Boris Johnson today backed the UK getting a post-Brexit deal with the European Union which would not involve the freedom of movement of peoples into Britain.
Speaking at a Vote Leave campaign event in Dartford, Kent, this morning, the London Mayor praised the trade deal secured by Canada with the EU, which does not support freedom of movement.
Addressing workers of the logistics firm Europa, Johnson attacked those campaigning for Remain as “gloomadon poppers” as he talked up how the UK could “thrive” post-Brexit.
When pushed by the Huff Post UK to clarify whether he felt freedom of movement laws would have to be maintained with the EU to allow businesses access to the Single Market, Johnson said: “I don’t think that that is necessary - I think we can strike a deal as the Canadians have done based on trade and getting rid of tariffs.”
Johnson’s speech got off to an inauspicious start after arriving 40 minutes late, leaving workers waiting in the cold warehouse.
After blaming South East trains for his later arrival, Johnson delivered a typically rhetoric-filled speech to the more than hundred workers present – although he did get the date of the referendum wrong.
He said: “If we hold our nerve and we’re not timid and we’re not cowed by the gloomadon poppers on the Remain campaign and if we vote for freedom and the restoration of democracy on June 3 [the referendum date is June 23] then I believe this country will continue to grow and prosper and thrive as never before.”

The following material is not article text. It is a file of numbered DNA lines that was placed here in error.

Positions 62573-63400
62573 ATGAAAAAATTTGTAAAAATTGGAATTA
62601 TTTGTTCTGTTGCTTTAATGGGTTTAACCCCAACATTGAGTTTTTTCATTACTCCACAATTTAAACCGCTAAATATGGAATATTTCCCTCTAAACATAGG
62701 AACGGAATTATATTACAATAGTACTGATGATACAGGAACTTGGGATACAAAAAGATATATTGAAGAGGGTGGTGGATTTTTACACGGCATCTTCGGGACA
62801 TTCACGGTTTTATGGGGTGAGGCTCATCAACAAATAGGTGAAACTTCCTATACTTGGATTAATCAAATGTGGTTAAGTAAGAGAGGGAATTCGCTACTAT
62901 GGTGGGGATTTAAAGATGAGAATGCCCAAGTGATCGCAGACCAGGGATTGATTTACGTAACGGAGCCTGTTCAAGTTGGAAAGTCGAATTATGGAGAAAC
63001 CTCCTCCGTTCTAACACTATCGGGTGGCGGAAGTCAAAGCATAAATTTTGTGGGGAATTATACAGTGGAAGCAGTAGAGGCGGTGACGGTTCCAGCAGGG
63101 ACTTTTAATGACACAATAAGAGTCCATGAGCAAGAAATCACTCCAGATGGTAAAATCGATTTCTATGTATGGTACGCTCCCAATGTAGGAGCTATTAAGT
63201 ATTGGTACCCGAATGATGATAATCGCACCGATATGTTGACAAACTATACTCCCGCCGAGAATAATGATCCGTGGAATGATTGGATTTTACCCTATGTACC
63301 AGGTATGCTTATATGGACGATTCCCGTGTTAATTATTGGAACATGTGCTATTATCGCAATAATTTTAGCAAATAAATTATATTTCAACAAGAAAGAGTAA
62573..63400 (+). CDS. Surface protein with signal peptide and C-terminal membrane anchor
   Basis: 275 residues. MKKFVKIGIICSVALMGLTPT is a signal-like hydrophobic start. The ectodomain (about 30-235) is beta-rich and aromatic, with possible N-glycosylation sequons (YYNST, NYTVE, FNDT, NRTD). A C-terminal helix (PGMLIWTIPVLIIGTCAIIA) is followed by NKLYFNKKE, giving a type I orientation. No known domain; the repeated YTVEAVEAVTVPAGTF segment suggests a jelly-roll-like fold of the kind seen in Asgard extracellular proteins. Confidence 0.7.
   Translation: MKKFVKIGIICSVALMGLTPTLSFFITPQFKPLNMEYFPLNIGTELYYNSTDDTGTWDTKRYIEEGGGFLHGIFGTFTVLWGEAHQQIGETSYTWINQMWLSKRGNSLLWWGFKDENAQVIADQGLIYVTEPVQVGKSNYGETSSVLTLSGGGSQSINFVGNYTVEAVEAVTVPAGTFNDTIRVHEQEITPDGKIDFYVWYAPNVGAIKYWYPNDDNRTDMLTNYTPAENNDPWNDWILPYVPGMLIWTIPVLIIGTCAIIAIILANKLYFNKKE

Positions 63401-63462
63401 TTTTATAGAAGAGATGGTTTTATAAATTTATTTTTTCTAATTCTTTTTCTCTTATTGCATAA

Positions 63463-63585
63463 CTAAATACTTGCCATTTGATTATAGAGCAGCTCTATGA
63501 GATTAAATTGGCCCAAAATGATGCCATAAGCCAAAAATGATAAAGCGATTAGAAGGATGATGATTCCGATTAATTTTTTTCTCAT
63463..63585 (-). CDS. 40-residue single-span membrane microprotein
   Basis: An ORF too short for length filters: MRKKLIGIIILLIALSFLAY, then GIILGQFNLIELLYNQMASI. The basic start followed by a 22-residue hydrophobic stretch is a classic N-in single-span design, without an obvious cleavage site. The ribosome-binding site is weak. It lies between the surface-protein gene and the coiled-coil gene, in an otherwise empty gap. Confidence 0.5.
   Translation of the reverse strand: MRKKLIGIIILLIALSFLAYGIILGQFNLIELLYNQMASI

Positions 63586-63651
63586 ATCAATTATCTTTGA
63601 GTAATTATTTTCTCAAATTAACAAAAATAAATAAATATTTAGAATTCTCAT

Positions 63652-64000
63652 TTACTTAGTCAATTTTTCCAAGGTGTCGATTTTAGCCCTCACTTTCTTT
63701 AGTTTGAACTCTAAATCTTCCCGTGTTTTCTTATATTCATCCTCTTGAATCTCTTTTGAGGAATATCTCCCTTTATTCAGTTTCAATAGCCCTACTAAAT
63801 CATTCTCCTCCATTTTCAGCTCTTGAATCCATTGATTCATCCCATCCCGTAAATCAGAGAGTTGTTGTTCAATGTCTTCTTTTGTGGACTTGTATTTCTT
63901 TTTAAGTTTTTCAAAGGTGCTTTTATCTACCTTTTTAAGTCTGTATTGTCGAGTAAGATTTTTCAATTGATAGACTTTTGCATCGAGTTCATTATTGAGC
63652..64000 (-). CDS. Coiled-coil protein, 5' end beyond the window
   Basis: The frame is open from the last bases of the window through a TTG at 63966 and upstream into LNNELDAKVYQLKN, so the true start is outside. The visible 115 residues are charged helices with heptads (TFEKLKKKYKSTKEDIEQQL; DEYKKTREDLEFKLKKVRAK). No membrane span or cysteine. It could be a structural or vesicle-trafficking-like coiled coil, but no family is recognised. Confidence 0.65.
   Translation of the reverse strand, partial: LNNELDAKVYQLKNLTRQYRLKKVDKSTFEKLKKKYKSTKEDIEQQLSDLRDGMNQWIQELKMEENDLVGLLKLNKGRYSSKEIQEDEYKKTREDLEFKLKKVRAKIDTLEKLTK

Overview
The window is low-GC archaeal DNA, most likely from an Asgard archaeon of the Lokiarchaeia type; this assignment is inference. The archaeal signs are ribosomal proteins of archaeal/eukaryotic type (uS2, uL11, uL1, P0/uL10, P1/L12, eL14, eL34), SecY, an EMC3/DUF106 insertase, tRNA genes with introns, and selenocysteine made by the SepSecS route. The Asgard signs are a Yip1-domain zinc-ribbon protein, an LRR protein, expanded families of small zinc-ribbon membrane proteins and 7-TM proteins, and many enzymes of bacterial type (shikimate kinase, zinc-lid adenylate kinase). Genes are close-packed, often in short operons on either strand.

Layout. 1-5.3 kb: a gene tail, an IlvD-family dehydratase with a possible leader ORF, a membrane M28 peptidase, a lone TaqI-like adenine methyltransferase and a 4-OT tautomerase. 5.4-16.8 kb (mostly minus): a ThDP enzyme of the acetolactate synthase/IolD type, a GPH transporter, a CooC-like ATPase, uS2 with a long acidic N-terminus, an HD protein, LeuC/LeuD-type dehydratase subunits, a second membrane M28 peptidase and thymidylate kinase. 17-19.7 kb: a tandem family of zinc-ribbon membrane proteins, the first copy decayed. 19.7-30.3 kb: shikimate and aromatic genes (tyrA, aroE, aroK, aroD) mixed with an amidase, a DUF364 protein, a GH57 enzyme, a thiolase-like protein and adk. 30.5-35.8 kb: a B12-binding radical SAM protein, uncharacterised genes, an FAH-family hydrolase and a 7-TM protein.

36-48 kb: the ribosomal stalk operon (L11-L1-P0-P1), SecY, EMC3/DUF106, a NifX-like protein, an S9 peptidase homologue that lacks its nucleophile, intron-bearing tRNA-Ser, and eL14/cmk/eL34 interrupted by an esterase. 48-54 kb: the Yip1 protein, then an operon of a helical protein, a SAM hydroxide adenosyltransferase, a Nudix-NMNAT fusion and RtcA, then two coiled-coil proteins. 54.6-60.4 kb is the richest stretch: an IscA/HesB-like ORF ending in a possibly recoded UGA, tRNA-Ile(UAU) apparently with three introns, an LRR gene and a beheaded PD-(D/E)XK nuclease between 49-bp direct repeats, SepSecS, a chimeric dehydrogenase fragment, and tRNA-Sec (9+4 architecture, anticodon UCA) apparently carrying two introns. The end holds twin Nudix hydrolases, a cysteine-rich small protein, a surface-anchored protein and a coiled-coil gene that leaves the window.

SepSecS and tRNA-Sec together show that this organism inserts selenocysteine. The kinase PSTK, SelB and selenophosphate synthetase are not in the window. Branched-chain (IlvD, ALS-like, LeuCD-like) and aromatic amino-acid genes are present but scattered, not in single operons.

When asked by one worker what the “downsides” would be of the UK leaving the EU, Johnson replied: “I don’t think there are any substantial downsides I really don’t. I’ve thought about this for a long time I think the only thing we have to fear is fear itself, so to speak, and even fear isn’t completely scary at the moment.”
Johnson drew applause from the crowed when he criticised BBC Radio Five journalist John Pienaar for asking if he had ambitions to be Prime Minister.
The Upminster MP said: “Can I just say how deeply disappointing it is that you have come, you’ve tackled South East trains, you’ve come all the way here, you’ve stood with these wonderful people here in Europa and all you can ask about is this narrow question of personality politics.”
After making the criticism, Johnson posed for selfies with Europa workers and then drove a specially-branded ‘Vote Leave’ HGV across the warehouse forecourt for a publicity stunt.
Chuka Umunna MP, a backer of the Britain Stronger In Europe campaign, dismissed Johnson's comments, and said: "Boris Johnson may provide entertainment, but he had no answers on what Britain's future outside the European Union would look like.
"He said we could have a relationship with Europe along the lines of Canada's. But that is a deal that would make British people worse off with higher prices in the shops and fewer jobs.
"Until we get a clear vision from the people who want to take us out of Europe, leaving is a leap into the dark that will put families' financial security at risk."